So next Sunday I'm running my first marathon, the Cleveland Marathon. I turned HCRV in the middle of my training and have had some questions but just made do with what I could muster up.
I start my long run mornings off with water and about 15 dates. For fuel mid long runs I was taking GU's and continued to even to this day but have always wondered if maybe I should replace them with even more dates?
In my water bottles for 15+ mile runs I always carried a watered down version of powerade or gatorade to keep the sodium and electrolyte levels up, but also tried watered down coconut water which I found pretty nasty when it warmed up.
Durian Rider or any other experianced 811 / HCRV's, what do you use pre race and during. Obviously carbing up isnt a issue on this diet, but do you guys intake any gatorade / powerade for electrolytes? Up the salt intake outside of celery and coconut water? and what are you guys using for race fuel? Obviously most water stations along the marathon course will only have water + gatorade and gu's, which isnt really 811 friendly I dont think.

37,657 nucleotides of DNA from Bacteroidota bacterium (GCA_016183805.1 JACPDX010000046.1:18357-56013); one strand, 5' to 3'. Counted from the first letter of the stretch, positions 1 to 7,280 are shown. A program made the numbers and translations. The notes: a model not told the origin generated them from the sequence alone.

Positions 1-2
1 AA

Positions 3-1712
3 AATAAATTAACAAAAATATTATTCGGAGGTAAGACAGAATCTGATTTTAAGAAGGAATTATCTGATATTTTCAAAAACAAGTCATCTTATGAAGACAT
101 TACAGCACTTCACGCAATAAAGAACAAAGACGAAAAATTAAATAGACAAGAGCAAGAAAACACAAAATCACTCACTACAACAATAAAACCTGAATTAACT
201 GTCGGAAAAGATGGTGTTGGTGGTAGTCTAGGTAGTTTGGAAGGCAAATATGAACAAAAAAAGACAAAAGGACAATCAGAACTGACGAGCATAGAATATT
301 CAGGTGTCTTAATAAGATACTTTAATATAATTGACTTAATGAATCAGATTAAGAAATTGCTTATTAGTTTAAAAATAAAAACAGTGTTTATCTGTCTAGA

All help would be appreciated!
I have never done a race on a 811 diet as I usually fuel with a mixture of maltodextrin and sucrose, along with occasional gels and micromilled chia seeds. I have however, never taken direct electrolyte supplementation either. The gels and chia seeds do contain some, but not nearly to the level that is recommended by Gatorade or other supplement companies. All of my ultra marathons have been run with a nutrition plan similar to this, very low electrolyte intake.
Research shows that the pure level of electrolytes are unimportant, but it is the concentration that matters. Thus if you over hydrate, you must drink more water to manage the water to electrolyte concentration. You sweat out some, but very little electrolytes compared to water. Thus if you drink by thirst you should be able to maintain the concentration. Yes you are losing electrolytes, but that is unimportant.
Here is some reading for you on electrolytes. Check out all of their writings on electrolytes, cramps, hydration, etc. Very eye opening: http://www.sportsscientists.com/2008/01/featured-series-on-science-...